NYMC Faculty Publications

COVID-19, Heart Failure Hospitalizations, and Outcomes: A Nationwide Analysis

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Resident/Fellow, Faculty

Journal Title

Current Problems in Cardiology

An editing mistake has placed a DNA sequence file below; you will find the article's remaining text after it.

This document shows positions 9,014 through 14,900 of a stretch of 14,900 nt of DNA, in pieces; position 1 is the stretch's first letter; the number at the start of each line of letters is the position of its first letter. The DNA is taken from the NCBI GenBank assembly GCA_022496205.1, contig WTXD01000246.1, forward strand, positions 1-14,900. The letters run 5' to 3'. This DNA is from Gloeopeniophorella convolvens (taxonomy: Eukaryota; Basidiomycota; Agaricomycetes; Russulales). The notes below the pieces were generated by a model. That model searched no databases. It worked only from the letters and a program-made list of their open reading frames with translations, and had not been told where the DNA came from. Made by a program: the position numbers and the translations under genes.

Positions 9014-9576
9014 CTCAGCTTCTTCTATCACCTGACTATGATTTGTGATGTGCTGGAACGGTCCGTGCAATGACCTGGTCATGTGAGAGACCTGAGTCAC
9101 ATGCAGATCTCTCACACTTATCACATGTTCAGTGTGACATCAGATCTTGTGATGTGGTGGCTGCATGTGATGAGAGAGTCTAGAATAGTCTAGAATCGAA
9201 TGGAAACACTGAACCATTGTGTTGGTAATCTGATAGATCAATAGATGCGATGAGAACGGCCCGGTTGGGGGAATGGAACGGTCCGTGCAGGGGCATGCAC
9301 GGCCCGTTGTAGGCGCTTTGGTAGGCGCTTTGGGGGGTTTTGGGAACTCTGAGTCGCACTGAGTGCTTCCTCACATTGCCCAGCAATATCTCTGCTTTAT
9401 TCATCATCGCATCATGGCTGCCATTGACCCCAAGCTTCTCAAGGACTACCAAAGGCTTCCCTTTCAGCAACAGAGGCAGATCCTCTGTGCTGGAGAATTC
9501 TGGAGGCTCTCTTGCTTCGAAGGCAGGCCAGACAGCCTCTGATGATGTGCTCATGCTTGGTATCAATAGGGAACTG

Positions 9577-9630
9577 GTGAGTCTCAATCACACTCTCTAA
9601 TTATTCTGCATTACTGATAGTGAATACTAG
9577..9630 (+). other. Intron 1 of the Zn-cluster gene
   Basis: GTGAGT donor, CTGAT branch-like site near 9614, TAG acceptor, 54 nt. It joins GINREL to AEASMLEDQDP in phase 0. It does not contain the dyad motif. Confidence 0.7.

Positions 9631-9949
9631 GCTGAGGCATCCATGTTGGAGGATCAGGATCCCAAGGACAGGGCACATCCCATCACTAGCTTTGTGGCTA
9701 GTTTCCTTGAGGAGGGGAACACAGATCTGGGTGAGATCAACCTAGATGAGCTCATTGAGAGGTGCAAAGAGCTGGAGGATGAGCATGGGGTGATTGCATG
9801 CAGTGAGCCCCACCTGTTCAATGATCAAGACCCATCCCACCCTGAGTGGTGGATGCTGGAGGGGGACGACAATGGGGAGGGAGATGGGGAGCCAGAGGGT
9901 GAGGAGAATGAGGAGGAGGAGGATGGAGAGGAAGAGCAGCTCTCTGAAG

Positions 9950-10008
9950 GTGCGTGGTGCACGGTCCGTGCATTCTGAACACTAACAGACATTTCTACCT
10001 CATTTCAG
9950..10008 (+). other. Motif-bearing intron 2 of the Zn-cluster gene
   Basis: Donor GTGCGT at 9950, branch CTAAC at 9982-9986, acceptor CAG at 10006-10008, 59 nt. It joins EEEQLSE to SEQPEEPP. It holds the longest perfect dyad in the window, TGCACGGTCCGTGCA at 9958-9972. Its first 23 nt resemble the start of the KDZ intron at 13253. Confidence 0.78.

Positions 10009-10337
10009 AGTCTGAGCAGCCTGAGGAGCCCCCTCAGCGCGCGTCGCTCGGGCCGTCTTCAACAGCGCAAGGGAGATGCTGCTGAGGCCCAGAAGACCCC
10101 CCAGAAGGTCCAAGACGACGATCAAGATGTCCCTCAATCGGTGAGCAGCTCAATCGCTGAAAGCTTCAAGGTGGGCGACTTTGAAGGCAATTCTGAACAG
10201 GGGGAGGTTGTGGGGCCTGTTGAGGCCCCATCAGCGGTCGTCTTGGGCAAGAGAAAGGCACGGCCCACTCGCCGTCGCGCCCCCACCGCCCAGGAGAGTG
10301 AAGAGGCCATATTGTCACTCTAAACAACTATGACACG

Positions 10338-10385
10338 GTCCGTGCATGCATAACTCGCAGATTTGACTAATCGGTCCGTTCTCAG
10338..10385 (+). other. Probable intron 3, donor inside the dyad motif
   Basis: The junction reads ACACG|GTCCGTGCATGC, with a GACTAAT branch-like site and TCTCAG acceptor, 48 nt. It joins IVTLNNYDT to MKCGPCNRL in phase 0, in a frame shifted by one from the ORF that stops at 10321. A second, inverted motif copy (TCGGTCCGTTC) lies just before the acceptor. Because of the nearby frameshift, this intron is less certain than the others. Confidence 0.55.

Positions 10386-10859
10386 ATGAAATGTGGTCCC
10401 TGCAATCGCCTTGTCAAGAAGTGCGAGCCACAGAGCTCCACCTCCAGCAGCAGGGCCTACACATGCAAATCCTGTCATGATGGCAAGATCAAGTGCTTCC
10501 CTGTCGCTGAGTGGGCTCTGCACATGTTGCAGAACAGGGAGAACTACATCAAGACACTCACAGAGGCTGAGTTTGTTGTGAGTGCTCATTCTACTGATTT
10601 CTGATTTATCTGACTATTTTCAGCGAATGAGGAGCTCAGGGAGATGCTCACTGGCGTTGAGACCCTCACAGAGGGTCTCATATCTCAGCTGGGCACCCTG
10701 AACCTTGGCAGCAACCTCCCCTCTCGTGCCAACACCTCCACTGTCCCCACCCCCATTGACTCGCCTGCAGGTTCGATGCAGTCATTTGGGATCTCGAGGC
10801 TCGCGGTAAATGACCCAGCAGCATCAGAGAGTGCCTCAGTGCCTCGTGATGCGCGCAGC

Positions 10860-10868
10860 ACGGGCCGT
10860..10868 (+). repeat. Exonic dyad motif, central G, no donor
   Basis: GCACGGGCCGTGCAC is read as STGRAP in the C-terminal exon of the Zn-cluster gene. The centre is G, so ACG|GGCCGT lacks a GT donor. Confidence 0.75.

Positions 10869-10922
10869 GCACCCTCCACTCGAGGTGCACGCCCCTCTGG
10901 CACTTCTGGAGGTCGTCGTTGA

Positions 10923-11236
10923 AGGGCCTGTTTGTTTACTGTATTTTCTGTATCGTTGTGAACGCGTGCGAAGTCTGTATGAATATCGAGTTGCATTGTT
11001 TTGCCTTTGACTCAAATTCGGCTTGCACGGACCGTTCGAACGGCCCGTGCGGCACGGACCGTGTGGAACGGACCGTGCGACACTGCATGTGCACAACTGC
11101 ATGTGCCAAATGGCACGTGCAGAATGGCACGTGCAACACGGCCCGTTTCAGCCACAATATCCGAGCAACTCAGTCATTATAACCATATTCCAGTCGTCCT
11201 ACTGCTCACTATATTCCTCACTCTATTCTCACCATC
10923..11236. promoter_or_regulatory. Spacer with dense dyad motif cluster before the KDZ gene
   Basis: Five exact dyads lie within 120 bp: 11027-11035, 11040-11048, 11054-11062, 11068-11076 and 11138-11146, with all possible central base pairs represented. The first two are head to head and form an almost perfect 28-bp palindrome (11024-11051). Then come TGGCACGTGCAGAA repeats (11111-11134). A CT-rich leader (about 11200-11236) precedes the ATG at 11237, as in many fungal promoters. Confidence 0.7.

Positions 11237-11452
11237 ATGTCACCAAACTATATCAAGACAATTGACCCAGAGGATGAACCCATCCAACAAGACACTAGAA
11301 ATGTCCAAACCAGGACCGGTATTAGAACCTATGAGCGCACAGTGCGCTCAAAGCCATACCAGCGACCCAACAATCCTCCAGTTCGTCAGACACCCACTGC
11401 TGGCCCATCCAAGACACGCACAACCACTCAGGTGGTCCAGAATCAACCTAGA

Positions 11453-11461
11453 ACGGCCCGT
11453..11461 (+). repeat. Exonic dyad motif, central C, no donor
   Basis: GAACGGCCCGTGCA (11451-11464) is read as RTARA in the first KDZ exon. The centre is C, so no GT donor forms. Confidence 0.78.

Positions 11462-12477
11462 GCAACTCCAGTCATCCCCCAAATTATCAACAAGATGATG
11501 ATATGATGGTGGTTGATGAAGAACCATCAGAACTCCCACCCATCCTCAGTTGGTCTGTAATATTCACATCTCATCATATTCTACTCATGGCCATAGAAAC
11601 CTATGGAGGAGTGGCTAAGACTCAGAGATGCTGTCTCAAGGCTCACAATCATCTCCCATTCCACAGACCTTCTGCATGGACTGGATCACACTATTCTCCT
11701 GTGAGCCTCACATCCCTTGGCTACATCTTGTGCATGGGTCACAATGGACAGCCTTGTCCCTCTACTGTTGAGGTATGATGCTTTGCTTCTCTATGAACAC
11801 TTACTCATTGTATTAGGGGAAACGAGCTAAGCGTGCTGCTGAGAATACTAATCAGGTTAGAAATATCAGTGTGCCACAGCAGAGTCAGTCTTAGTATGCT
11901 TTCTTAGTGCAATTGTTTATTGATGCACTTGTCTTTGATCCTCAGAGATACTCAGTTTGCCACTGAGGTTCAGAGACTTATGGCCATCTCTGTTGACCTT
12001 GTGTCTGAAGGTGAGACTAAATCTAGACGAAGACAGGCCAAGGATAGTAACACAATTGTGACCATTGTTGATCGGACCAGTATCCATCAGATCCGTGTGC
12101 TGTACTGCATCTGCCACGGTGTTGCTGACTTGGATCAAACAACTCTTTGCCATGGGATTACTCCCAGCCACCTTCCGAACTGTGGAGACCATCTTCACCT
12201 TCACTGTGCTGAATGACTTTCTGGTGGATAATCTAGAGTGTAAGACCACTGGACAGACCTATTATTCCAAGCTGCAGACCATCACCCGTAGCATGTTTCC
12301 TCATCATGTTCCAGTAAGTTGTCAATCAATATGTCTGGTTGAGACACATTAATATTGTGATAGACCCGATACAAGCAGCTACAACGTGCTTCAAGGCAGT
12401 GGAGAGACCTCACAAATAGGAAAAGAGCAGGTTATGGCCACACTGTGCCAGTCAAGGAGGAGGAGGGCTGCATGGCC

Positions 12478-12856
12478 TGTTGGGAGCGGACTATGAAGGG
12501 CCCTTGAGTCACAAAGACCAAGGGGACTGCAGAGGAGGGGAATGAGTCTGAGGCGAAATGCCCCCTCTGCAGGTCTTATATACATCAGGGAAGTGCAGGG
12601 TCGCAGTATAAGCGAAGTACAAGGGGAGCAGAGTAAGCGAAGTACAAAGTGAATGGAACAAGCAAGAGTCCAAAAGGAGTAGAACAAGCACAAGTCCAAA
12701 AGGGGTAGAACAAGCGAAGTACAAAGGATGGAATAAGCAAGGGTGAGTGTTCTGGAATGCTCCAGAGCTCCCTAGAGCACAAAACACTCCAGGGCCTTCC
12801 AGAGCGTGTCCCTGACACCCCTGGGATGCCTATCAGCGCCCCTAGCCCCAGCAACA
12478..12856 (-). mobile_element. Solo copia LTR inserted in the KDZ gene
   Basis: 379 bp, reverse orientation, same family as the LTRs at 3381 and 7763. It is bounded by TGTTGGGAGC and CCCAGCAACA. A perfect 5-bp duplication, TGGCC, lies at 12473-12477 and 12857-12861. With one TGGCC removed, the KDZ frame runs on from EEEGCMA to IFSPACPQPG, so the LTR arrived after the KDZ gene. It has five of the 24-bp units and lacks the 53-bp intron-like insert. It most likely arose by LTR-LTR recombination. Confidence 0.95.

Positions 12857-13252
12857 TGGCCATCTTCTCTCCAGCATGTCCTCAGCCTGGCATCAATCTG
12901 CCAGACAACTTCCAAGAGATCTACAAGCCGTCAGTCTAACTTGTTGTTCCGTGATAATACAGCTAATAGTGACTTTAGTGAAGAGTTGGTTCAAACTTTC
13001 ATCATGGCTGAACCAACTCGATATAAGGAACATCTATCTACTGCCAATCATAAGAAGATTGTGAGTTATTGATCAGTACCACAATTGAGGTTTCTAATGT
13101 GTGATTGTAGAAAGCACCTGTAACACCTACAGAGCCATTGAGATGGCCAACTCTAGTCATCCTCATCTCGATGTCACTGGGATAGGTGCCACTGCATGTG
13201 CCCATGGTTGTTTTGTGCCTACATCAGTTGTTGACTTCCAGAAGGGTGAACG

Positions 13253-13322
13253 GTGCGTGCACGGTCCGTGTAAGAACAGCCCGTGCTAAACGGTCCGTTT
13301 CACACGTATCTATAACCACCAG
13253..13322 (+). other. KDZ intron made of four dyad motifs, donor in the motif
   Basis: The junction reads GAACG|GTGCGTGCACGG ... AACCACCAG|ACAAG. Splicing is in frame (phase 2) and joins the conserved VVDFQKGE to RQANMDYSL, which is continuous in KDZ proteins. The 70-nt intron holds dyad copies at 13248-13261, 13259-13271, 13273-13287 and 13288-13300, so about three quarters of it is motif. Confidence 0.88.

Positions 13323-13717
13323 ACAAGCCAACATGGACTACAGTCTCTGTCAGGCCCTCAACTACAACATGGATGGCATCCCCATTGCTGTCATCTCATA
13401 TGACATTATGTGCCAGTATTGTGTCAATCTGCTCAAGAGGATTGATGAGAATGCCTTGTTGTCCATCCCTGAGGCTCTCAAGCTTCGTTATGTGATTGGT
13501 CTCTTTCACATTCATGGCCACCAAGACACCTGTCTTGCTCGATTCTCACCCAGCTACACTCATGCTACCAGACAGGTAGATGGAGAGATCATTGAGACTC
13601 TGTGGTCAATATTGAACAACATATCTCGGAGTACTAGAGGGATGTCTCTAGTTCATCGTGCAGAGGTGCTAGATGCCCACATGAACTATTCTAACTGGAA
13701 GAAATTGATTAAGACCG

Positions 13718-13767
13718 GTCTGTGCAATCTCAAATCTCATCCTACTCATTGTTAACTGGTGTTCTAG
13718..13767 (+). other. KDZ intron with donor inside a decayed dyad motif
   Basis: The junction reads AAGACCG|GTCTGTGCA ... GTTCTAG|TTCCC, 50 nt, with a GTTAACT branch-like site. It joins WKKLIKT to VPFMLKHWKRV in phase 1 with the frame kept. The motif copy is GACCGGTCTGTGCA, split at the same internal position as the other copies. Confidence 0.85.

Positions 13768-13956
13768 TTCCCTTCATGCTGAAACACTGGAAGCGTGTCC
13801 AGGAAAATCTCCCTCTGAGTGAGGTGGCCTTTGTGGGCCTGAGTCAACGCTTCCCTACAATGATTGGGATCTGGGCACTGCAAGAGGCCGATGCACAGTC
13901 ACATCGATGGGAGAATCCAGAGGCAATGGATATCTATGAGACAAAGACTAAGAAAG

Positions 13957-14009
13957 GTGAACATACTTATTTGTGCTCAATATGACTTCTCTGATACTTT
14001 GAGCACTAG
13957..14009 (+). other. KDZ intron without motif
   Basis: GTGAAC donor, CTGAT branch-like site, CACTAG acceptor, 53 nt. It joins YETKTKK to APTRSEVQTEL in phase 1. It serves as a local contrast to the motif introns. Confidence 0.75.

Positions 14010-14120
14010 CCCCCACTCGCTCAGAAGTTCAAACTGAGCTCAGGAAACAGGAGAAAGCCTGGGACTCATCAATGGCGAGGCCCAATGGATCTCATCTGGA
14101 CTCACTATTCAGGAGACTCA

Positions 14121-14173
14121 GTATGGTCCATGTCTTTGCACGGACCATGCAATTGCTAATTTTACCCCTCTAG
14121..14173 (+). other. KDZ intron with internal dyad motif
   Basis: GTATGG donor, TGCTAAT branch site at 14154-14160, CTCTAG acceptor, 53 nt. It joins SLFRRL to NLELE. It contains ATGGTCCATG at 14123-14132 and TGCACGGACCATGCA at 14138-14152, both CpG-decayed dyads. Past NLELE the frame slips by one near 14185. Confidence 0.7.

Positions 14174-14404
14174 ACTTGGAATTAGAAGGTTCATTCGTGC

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Heart Failure (HF) patients are at a higher risk of adverse events associated with Coronavirus disease 2019 (COVID-19). Large population-based reports of the impact of COVID-19 on patients hospitalized with HF are limited. The National Inpatient Sample database was queried for HF admissions during 2020 in the United States (US), with and without a diagnosis of COVID-19 based on ICD-10-CM U07. Propensity score matching was used to match patients across age, race, sex, and comorbidities. Multivariate logistic regression analysis was used to identify predictors of mortality. A weighted total of 1,110,085 hospitalizations for HF were identified of which 7,905 patients (0.71%) had a concomitant diagnosis of COVID-19. After propensity matching, HF patients with COVID-19 had higher rate of in-hospital mortality (8.2% vs 3.7%; odds ratio [OR]: 2.33 [95% confidence interval [CI]: 1.69, 3.21]; P< 0.001), cardiac arrest (2.9% vs 1.1%, OR 2.21 [95% CI: 1.24,3.93]; P<0.001), and pulmonary embolism (1.0% vs 0.4%; OR 2.68 [95% CI: 1.05, 6.90]; P = 0.0329). During hospitalizations for HF, COVID-19 was also found to be an independent predictor of mortality. Further, increasing age, arrythmias, and chronic kidney disease were independent predictors of mortality in HF patients with COVID-19. COVID-19 is associated with increased in-hospital mortality, longer hospital stays, higher cost of hospitalization and increased risk of adverse outcomes in patients admitted with HF.